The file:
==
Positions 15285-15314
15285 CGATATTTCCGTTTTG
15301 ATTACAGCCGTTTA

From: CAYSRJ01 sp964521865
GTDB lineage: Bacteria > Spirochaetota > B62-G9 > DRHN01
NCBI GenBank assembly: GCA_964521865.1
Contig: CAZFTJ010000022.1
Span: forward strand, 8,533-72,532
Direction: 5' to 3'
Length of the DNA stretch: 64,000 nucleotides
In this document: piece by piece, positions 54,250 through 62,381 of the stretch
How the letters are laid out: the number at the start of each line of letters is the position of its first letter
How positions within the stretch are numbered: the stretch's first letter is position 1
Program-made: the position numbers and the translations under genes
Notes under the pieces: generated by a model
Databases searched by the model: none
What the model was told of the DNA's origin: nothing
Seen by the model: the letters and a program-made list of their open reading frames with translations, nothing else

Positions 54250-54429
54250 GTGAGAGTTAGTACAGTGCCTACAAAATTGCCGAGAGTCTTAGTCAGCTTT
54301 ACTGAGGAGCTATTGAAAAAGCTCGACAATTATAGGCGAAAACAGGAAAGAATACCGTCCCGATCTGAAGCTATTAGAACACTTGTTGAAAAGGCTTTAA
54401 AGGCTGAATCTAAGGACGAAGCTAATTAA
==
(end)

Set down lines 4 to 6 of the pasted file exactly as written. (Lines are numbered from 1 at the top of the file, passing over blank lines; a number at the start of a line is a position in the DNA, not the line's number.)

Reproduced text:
From: CAYSRJ01 sp964521865
GTDB lineage: Bacteria > Spirochaetota > B62-G9 > DRHN01
NCBI GenBank assembly: GCA_964521865.1